Each of the optical amplifier nodes has a fast amplifier constant gain control loop 252, 254, 256, 258 that maintains a constant gain on each of the channels in the optical signal. Slow link gain setting control loops 262, 264, 266, 268 are used by the head end node 210 to set target gain values for each of the optical amplifier nodes 220, 225, 230 and the amplifier 248 in the far end node. One skilled in the art will recognize that various parameters associated within the optical link may be used in defining these target gain values. These parameters may include the number of channels within the optical signal, the target per channel power, the type of optical fiber within the link, and the accumulated amplified spontaneous emission (“ASE”) within the optical link (the added ASE is a function of each of the optical amplifiers in the optical link and the added ASE may be calculated based upon the gain set point).

The target gain values or the slow control loop may be calculated locally at the amplifier node or at the head end node. When calculated at a site other than the link amplifier node, the target is communicated to the local amplifier node in the link for setting the gain target.

In one embodiment of the invention, information on the slow link gain setting control loop 262, 264, 266, 268 is communicated on unique wavelengths/channels on the optical link, each of which is associated with a specific control loop. For example, a first slow link gain setting control loop 262 between the head end node 210 and the first optical amplifier 220 is used to set or adjust a target gain value across the first optical amplifier 220.

Based on this target gain value, a first fast amplifier constant gain control loop 252 maintains a constant gain across the first optical amplifier 220 for each of the channels within an optical signal. In one embodiment of the invention, this constant gain is achieved by monitoring the input and output power at the first optical amplifier 220 and varying the gain applied to ensure that the gain seen by each channel remains constant at the target gain value. This first fast amplifier gain control loop 252 is able to quickly compensate for sudden power changes in the optical link, such as those caused by power failures, cut fibers, added/deleted channels within the signal, etc. The first fast amplifier gain control loop 252 may also compensate for ASE that is generated locally at the first optical amplifier 220. As a result, if the number of channel signals within the optical signal quickly changes, then the power evolution profile of a single channel signal is nearly held constant.

A gain adjust sequence is used to set or adjust the target gain values for each of the amplifier nodes 220, 225, 230 and 240. The control system further comprises amplifier gain request paths 282, 284, 286, 288 on which amplifier gain requests are communicated from an amplifier to the control module 215 within the head end node 210. As will be described in more detail later, the gain adjust sequence may be initiated in various ways, including the head node 210 receiving an amplifier gain request on one of the amplifier gain request paths 282, 284, 286, 288.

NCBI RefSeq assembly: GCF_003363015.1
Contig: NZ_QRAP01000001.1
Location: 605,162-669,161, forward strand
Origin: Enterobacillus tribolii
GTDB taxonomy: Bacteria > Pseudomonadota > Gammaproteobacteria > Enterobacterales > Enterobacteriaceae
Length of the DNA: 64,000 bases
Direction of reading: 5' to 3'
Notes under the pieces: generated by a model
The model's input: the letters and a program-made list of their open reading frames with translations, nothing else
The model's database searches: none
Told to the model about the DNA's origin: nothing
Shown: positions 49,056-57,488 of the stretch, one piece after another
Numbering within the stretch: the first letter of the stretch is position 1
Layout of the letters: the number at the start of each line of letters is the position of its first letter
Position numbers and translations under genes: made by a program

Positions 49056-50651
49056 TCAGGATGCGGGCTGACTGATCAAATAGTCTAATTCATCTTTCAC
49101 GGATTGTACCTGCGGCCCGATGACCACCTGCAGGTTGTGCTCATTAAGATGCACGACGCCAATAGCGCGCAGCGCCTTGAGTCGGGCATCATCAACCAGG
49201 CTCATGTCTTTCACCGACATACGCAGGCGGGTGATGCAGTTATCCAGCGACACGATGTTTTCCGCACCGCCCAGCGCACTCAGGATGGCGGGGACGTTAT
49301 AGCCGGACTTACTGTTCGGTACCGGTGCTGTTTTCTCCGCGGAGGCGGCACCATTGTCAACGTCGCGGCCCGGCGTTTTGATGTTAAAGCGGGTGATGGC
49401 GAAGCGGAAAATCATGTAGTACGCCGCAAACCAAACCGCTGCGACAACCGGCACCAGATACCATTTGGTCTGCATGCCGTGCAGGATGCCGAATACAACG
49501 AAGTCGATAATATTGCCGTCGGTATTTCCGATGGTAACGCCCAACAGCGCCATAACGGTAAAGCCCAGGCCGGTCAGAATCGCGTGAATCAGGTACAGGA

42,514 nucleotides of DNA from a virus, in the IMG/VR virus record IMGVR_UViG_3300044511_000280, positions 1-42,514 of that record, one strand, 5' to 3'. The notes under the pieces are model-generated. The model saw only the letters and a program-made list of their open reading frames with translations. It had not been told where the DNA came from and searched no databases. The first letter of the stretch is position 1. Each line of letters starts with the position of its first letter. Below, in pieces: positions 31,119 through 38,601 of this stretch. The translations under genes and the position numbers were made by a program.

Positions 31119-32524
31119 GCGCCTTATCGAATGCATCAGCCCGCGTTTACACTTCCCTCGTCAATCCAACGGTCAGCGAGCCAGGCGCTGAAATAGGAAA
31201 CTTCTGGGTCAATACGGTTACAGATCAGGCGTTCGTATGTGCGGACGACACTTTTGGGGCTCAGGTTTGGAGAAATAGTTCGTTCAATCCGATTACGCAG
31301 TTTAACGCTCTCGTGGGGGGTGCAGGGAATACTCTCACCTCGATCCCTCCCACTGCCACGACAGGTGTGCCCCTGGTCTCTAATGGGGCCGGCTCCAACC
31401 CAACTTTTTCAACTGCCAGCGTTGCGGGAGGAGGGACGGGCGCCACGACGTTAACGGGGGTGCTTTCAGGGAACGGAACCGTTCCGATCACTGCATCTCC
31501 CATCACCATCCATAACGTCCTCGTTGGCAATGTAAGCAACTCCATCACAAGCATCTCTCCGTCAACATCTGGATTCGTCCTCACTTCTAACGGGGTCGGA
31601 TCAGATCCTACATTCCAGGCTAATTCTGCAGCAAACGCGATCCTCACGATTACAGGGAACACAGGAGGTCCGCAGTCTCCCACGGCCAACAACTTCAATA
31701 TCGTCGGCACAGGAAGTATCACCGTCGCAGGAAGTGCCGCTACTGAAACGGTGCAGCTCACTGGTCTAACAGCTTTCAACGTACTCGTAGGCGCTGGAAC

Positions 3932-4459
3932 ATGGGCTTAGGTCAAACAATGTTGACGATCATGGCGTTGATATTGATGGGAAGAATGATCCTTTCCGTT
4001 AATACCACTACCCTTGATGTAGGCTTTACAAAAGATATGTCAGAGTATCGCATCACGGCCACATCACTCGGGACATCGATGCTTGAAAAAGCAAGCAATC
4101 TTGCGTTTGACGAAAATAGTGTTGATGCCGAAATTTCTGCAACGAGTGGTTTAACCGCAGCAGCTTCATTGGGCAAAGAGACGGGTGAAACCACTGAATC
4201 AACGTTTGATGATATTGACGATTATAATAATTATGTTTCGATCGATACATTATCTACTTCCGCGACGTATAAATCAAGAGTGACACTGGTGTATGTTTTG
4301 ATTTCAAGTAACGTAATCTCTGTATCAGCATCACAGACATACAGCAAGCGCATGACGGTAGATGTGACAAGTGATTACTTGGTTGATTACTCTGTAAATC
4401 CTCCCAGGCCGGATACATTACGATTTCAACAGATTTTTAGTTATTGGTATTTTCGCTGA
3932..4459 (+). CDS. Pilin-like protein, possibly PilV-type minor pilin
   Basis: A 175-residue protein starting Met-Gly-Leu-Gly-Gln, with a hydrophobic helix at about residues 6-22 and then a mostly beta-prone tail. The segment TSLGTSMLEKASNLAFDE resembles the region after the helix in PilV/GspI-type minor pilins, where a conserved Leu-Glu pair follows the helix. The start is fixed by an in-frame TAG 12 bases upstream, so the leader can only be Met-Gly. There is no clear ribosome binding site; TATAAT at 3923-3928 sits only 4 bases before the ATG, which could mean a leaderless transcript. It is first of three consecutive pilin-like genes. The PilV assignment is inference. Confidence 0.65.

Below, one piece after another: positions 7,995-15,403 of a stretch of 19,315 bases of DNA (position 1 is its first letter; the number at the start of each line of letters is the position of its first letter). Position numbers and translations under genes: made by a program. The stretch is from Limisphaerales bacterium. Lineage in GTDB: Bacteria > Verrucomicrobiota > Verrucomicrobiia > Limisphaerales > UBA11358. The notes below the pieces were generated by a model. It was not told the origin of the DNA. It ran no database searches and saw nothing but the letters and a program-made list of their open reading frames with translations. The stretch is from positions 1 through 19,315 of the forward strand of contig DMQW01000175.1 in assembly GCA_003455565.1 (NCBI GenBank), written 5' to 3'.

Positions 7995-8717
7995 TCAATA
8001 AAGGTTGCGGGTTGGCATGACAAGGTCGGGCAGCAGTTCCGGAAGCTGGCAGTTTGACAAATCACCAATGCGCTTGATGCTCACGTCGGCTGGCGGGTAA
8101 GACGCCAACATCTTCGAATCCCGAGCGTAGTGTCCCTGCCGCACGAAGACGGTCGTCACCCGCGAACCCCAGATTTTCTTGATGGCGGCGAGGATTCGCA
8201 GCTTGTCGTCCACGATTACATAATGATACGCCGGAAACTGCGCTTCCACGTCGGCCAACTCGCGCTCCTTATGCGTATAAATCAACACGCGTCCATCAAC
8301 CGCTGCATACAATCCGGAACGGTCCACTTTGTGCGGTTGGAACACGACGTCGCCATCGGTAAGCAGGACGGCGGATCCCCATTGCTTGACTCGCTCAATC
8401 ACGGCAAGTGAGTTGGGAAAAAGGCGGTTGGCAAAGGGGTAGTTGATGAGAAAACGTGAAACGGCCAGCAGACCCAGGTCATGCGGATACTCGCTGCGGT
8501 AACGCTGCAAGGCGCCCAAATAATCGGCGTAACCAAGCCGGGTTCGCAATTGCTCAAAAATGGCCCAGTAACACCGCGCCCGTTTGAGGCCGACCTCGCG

An inherent timing issue may occur in which power changes and parameter information updating processes are misaligned. These timing issues are caused by the differing speeds of the fast amplifier constant gain control loops and slow link gain setting control loops. A “time of flight” protection methodology is provided that addresses these issues and is described later in more detail.

B. Gain Adjust Sequence

The process of calculating and setting the gains is called a gain adjust sequence. In one embodiment, this process is serially executed such that the link level slow gain setting control loop starts at a first amplifier in the optical link and then proceeds to a second amplifier and so on down the link including the last amplifier which is here in the far end node. This serial approach assures accuracy of the target gain calculations and values.

FIG. 3 is a flowchart illustrating a method, independent of structure, for adjusting a target gain value on a plurality of optical amplification nodes according to one embodiment of the invention. A gain adjust sequence is started 310 in response to some initiating event such as an installation of an optical link, span loss changes, defined time period, a change in the number of channels within a system, an amplifier gain request event, or any other event which could require an adjustment of the optical link powers.

The head end node sends 320 calculation parameters to an amplifier node within the optical link. These parameters may include a target output power for each channel within the optical link as well as other parameters.

The amplifier node receives the calculation parameters and calculates 330 a target gain set point and records an input power level of the optical signal. The amplifier node communicates 340 this target gain set point to the head end node.

The head end node checks 350 to see if the parameters used to calculate the target gain set point are still correct and current. In one embodiment of the invention, this checking procedure may involve determining whether the parameters used to calculate the target gain set point were the last transmitted by the head end node. In another embodiment, the head end node determines whether any if any of the parameters may have changed by analyzing the parameters received from the optical amplifier node.